Maybe it's the sunshine and beautiful spring weather lately. Or, maybe it was the SomaYoga class I took the other night that helped reawaken my mind/body connections. Maybe it was the radiation technician stating, "I can't believe how long you can hold your breath. I am so impressed!" But, today I am noticing and relishing in all the little things that are better today, than they were not too long ago.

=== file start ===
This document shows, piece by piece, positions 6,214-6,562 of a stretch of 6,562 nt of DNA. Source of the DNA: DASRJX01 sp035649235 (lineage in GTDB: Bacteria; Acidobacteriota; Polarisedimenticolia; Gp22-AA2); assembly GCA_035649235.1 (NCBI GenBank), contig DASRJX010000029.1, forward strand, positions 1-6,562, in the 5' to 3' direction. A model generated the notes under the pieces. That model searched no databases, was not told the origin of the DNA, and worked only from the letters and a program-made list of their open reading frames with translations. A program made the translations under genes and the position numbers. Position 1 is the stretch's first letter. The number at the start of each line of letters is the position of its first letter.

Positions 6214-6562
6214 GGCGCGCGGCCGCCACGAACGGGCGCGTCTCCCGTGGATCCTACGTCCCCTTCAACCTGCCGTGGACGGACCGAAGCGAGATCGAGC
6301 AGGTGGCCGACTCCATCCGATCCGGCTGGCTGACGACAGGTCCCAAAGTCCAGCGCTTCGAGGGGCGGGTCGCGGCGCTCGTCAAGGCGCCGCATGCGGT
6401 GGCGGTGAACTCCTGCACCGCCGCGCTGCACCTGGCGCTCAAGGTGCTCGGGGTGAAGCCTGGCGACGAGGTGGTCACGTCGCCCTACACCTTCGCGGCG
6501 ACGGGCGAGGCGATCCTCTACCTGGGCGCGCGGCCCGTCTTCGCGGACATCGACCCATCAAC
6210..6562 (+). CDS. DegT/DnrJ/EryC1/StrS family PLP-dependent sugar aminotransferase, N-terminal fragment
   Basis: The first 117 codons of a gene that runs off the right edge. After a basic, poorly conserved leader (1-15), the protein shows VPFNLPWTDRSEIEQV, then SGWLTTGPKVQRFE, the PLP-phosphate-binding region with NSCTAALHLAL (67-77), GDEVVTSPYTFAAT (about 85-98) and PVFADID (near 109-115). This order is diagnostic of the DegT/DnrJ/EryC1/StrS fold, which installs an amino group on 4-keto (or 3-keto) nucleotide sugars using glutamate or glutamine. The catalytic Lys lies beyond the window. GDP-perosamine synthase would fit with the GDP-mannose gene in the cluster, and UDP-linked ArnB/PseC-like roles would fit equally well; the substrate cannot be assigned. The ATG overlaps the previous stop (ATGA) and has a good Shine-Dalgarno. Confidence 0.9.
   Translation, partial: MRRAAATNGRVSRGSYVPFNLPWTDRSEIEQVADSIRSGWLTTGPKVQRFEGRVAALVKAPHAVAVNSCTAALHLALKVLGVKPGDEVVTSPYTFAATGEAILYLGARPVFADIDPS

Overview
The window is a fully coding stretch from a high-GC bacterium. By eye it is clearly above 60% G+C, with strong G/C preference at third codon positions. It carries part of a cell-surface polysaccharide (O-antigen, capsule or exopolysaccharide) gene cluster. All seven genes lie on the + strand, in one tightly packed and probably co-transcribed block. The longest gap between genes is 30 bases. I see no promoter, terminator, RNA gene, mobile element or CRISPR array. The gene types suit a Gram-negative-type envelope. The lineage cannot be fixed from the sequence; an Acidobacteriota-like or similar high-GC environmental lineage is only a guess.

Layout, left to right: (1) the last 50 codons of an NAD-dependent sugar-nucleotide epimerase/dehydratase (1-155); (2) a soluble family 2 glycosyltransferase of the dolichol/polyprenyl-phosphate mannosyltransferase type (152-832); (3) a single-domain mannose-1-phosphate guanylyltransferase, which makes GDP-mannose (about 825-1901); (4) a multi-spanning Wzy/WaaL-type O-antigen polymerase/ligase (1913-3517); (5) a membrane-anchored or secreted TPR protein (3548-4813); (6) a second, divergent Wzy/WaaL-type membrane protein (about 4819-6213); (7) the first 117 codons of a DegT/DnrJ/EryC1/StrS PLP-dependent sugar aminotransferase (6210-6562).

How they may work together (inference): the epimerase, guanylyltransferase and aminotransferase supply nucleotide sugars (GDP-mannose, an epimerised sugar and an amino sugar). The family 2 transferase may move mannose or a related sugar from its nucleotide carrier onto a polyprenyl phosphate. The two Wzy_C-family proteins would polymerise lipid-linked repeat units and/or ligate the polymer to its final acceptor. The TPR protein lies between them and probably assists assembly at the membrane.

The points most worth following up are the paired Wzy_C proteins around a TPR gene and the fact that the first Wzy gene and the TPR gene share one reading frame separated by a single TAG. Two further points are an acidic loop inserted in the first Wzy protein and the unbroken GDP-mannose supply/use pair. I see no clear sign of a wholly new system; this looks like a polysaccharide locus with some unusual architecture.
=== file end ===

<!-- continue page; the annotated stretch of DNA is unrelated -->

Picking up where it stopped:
I have been trying to do a lot of visualization exercises lately because I've heard of the power behind the mind/body connection (hence me taking my first SomaYoga class last night- AMAZING by the way). Today during radiation, I had this image flash into my head of creeping charlie (the little devil weed in my garden) and my brain made a connection with it and cancer. If you don't know what creeping charlie is, it is a vine type weed that is VERY hard to get rid of. It grows extremely fast, and has all these tentacles that if you don't pull up every last one, it will come back. You can't even put it in the compost because if you use that dirt in your garden some day, it will come back! This stuff is relentless. Anyway, I found that pulling it up last year was really therapeutic. When I could barely do anything else, I would sit out in the garden on a cushion and pull that stuff until I was tired and went back in the house for a nap. It was almost like a daily meditation. So, I got to thinking, creeping charlie, the ever persistent weed, is like lobular breast cancer. Unless you get every last tentacle, it will come back. That is why I am throwing every last treatment at this devil weed. To make sure it doesn't come back.This is the type of stuff I visualize while I am having a scan, or lying still during radiation. I picture the radiation killing each vine of cancer the way I pull creeping charlie in my garden. I figure the radiation has to be working better if I am visualizing it doing so, right?!